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Re: Uniform access to descriptions

From: Xiaoshu Wang <wangxiao@musc.edu>
Date: Sat, 12 Apr 2008 14:12:53 +0100
Message-ID: <4800B554.4080604@musc.edu>
To: Tim Berners-Lee <timbl@w3.org>
CC: Pat Hayes <phayes@ihmc.us>, noah_mendelsohn@us.ibm.com, Jonathan Rees <jar@creativecommons.org>, Phil Archer <parcher@icra.org>, "Williams, Stuart (HP Labs, Bristol)" <skw@hp.com>, "www-tag@w3.org WG" <www-tag@w3.org>

Tim Berners-Lee wrote:
> Xiaoshu,
> On 2008-04 -12, at 05:37, Xiaoshu Wang wrote:
>> I think TAG's httpRange-14 is the following logic.
>> Representation=Resource if HTTP=200.
> The relation ship is not equality.   It is 'representation'.  The 
> resource is an abstract document.
> The thing returned, with a 200 response, is a tag:representation of 
> the document,
> Loosely, It is a representation using some form of languages and 
> encoding of the meaning of the document.   Some languages may be 
> better at giving ht meaning than others.  Also some languages can be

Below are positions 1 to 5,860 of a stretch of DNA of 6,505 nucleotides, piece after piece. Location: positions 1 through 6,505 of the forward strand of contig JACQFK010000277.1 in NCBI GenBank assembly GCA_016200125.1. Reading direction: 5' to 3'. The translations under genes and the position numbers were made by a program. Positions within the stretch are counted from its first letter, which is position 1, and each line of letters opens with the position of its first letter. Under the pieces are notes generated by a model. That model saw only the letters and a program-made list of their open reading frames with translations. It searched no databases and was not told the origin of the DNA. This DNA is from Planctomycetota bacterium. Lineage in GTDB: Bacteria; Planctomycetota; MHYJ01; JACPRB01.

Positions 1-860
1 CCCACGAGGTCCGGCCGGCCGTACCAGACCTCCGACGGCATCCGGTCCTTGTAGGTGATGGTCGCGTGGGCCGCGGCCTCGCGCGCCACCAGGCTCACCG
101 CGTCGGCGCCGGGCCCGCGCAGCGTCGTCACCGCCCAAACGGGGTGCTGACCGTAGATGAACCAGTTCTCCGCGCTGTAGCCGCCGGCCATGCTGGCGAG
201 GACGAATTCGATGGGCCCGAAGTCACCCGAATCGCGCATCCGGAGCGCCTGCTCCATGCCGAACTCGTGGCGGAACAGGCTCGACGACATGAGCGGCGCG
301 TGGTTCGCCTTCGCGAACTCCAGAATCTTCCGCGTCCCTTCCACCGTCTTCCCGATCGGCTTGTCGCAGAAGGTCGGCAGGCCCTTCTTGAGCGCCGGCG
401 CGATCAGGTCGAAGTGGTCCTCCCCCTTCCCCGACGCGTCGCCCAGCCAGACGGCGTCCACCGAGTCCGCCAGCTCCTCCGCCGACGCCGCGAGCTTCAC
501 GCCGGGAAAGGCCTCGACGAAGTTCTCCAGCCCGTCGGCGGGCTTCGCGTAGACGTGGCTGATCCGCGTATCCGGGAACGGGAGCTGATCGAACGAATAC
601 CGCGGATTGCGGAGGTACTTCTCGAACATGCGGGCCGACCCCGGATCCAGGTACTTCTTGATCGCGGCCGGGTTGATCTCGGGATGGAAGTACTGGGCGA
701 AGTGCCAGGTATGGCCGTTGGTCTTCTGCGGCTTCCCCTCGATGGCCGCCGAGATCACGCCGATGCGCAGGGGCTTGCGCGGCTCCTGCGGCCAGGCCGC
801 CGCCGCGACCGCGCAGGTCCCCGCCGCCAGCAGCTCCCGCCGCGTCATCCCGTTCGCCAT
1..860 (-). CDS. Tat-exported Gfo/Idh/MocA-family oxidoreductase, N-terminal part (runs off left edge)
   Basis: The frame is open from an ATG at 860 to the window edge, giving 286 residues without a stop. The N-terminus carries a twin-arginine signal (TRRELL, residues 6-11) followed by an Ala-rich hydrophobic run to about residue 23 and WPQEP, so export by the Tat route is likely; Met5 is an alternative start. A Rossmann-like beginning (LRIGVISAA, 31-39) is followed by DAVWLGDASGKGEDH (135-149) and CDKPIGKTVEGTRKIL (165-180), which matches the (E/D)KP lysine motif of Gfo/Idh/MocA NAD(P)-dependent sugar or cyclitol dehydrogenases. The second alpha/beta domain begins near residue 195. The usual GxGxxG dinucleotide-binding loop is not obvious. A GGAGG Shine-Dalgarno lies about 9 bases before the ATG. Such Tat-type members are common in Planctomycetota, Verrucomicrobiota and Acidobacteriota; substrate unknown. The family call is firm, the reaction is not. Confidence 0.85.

> more easily assimilated by  a program than others.  But the 
> architecture of the web relies on the fact that if I find out some 
> information from a document with URI x, then I can quote x to someone 
> else and expect them to be able to get the same information.  Even if 
> they are using different hardware and software and have a different 
> screen size, and so on.   They might get degraded information through 
> conneg: for example, if they can only get RDF and there is information 
> on the HTML version which isn't encoded in the RDF version, then there 
> is loss, and the server should only do conneg if really the publisher 
> is quite happy with someone getting either conneged representation back.
> Conneg MUST NEVER be used to select between quite different documents, 
> or between a document and another document about the first document.
> That is the intent of the relation 'representation', as in 'the HTTP 
> 200 response is a representation of the document'.
> ('document' is called 'InformationResource' in the AWWW)
Isn't that give us (at least me) the problem?  First, I don't know what 
is a "document" and what is not.  Second, 200 then implies some kind of 
equivalence, (in your words that is not *quite different*), how do I 
judge what kind of difference is *quite* different and what is not 
*quite* different?

It is not I try to argue for the sake of argument, because that sort of 
wording doesn't help me dong anything in practice.

Received on Saturday, 12 April 2008 13:13:39 UTC

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